Burundi: Calm by day, but at night rattles with gunfire as violence rumbles on

"It is the night we fear," says a taxi. Some days corpses are found in the morning, other times people simply disappear in the night.

BY day, the streets of Burundi’s capital Bujumbura are filled with the sounds of market traders and the honking horns of traffic in the lakeside city.

By night, they echo instead to the rattle of gunfire as the violence unleashed by President Pierre Nkurunziza’s successful bid for a third term in office rumbles on.

While the crushing of anti-government demonstrations have restored a superficial normality to Bujumbura—the barricades are torn down, streets cleaned up and the fires put out—behind the veneer lies an abiding fear.

“In the day, everything is normal, but after nightfall, the shooting starts. You never know what will happen,” said Thierry, who lives in Cibitoke, a district that witnessed some of the worst of the street violence that has killed around 100 people.

“It is the night we fear,” said taxi driver Jean-Pierre, from Nyakabiga, another hotspot neighbourhood. “By day, life is normal, but by night… you never know who may come to harm us,” he said.

In a city rife with secrets and rumours, who is behind the shootings is not clear. What is certain is that people on both sides—government and opposition—are targeted.

Some blame the police, saying they want to terrify citizens into staying indoors while they hunt down Nkurunziza’s opponents.

Others blame the opposition, accusing them of attacking the police or firing their weapons to show they are still ready to fight and are now armed.

“There are weapons everywhere in the neighbourhood,” said Thierry.

Jean-Pierre said young people had armed themselves to “protect” their neighbourhoods.

As dawn breaks, the rumours swirl. Some days corpses are found in the morning, other times people simply disappear in the night.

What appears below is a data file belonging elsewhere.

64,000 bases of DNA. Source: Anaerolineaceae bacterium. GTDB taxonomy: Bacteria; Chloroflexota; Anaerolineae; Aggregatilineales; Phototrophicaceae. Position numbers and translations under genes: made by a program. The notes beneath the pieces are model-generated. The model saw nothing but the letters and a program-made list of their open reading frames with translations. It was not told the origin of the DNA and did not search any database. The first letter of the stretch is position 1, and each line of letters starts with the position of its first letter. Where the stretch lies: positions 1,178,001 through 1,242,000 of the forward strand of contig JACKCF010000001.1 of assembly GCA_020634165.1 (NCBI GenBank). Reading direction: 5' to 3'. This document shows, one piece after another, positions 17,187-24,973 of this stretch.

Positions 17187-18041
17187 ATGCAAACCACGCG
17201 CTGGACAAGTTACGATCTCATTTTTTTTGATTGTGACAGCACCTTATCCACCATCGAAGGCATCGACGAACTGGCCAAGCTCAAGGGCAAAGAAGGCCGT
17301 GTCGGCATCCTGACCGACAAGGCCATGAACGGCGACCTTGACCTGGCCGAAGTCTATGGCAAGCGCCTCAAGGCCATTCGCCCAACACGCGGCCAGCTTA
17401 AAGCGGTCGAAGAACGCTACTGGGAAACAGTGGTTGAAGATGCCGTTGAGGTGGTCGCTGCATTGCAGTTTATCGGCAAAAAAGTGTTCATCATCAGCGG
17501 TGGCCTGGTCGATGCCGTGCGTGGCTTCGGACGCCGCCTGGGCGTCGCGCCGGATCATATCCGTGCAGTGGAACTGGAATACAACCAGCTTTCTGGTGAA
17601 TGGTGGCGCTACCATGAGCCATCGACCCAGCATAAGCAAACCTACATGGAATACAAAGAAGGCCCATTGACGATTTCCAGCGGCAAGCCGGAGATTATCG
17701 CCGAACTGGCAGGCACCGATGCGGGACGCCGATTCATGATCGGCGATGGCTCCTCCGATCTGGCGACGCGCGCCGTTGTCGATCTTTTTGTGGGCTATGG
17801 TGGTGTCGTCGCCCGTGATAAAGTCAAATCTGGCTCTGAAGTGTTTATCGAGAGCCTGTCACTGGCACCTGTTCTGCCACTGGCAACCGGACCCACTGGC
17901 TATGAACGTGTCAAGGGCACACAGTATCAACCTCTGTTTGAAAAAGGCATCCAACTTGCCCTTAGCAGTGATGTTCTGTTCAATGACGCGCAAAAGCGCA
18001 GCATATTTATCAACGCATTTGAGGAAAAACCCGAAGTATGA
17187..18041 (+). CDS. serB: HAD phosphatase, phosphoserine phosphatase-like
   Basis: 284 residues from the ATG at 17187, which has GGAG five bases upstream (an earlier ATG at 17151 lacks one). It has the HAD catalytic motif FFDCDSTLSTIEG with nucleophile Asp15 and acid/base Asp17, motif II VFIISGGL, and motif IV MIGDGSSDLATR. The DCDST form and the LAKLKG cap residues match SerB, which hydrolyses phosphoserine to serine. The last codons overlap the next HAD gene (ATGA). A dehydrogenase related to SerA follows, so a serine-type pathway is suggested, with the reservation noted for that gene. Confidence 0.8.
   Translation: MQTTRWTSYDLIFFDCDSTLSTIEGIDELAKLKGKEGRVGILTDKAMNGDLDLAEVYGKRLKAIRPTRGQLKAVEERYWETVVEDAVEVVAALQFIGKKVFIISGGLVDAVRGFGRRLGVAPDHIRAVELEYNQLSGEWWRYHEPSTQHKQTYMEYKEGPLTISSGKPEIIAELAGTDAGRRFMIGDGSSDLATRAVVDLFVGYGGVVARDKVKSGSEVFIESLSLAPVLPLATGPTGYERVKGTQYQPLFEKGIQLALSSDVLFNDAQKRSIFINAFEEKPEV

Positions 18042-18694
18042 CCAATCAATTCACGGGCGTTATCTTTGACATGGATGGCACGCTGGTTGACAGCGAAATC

Fears of civil war 

Nkurunziza’s candidacy was condemned as unconstitutional by the opposition and provoked months of protests. In mid-May, rebel generals attempted a coup, which failed. They have since launched a rebellion in the north of the country, close to the border with Rwanda.

There are widespread fears—both inside and outside Burundi—that the tiny country situated in the heart of central Africa’s troubled Great Lakes region, could be plunged back into civil war.

People fear indiscriminate retaliation from security forces, said rights activist Innocent Muhozi from Burundi’s Press Observatory, especially since the recent assassination of a powerful general and Nkurunziza loyalist.

“Now the neighbourhoods are full of weapons,” said Muhozi.

Opposition supporters also fear attacks by the ruling CNDD-FDD party’s youth wing, the Imbonerakure,— literally “Those Who See Far”—described as a militia by the UN.

CNDD-FDD party spokesman Gelase-Daniel Ndabirabe said they are the ones being targeted, with several party members killed in recent days in what he called a “targeted assassination plot” by the opposition.

In a hospital bed, leading rights activist Pierre-Claver Mbonimpa, who publicly opposed Nkurunziza’s bid to extend his ten-year rule in July elections that were boycotted by the opposition, is recovering after the latest attack.

He was shot in the face on his way home from work in the capital on Monday by a gunman on a motorbike.

‘Mad dogs’ 

The UN Security Council condemned the attack on Mbonimpa and warned the “security situation in Burundi is deteriorating rapidly.”

The shooting followed Sunday’s killing in a rocket attack of General Adolphe Nshimirimana, who was widely seen as the central African nation’s de-facto internal security chief.

That attack stoked fears of reprisals.

“After the assassination of Adolphe, it’s impossible to know what will happen,” said a Burundian journalist.

Nshimirimana was much feared by opponents, but even they say he was a moderating influence on the real hardliners.

“I fear that we are now dealing with mad dogs let loose without a master,” said Muhozi.

For some, the situation already resembles the days before civil war broke out in 1993. The 13-year conflict killed 300,000 people.

“The war is practically already on,” said Muhozi of the Press Observatory.

In Cibitoke, Thierry is taking no more chances. He plans to follow the 180,000 other Burundians who have fled the country since April.

“War is not yet here, but it will happen,” he said. “This country has no future.”

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